a story about bad grammar and non-existent punctuation and my TEFL adventures
When our students make mistakes in English, it can either be laughable (my mother is in the chicken), embarrassing (b*tch vs beach) or incomprehensible (say what?). However, being familiar with their first language can help us be predictors of problems and think about how to deal with them. While this is by no means a comprehensive list, what follows are some of the more noticeable issues Thai learners of English have, probably because of interference from their L1.
When looking at Thai, the first obvious difference is the alphabet: สวัสดี ค่ะ. Thai and English use different alphabets, which adds another dimension of difficulty to learning English for Thai-speakers. We all had to learn how to write the Roman alphabet, hours spent tracing shapes between lines. Thai-speakers have to do that twice. Respect.
Pronunciation can also a issue. One noticeable issue is the final ‘l’ in an English word. In Thai, a letter changes sound depending on its position in a word. An ‘l’ (or rather, the Thai equivalent) at the beginning of a word is pronounced as /l/, but if it’s at the end of the word it’s pronounced as /n/. So, Thai boys like ‘footbon’ rather than ‘football’.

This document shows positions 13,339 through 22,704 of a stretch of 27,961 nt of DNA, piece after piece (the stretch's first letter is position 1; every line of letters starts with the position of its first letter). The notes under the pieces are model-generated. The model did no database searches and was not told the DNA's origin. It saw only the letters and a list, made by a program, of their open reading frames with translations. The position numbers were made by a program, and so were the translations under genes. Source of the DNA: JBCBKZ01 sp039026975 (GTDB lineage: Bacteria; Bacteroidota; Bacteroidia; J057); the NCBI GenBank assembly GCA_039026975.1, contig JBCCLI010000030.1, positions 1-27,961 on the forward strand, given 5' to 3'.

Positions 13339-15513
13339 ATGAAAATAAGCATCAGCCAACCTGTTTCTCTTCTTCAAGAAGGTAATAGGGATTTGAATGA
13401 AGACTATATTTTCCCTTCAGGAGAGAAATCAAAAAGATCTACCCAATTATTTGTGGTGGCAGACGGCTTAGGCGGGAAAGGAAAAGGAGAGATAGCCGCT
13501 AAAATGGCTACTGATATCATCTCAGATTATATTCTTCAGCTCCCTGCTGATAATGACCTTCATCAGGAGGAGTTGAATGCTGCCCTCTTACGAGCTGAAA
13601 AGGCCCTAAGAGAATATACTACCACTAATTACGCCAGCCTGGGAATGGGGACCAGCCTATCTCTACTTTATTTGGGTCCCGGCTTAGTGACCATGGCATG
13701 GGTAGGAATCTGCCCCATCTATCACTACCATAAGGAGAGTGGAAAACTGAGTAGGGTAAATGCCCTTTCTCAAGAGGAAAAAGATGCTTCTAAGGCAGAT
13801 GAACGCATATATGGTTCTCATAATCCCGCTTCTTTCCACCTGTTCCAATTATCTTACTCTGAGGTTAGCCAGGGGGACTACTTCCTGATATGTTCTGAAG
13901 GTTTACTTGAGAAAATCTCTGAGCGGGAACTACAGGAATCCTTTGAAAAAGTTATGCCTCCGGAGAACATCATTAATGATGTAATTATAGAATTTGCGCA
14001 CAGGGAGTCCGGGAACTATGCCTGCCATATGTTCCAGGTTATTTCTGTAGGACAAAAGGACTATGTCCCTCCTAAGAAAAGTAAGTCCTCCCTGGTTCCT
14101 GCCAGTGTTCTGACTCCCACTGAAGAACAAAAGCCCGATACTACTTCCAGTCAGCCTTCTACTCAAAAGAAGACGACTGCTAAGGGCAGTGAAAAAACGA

Grammatically, verb forms in Thai do not show a difference between first and third person, or between past and present. Instead, markers are used to indicate person and tense. Essentially, just adding in a word can transform a Thai sentence from
I write a letter.
She writes a letter.
She wrote a letter.
Add to this the fact that in Thai you can drop the subject, and there are no articles and a Thai student might produce:
I write letter.
She write letter.
Yesterday she write letter.
Not as random as it may at first seem.
MED magazine, Issue 37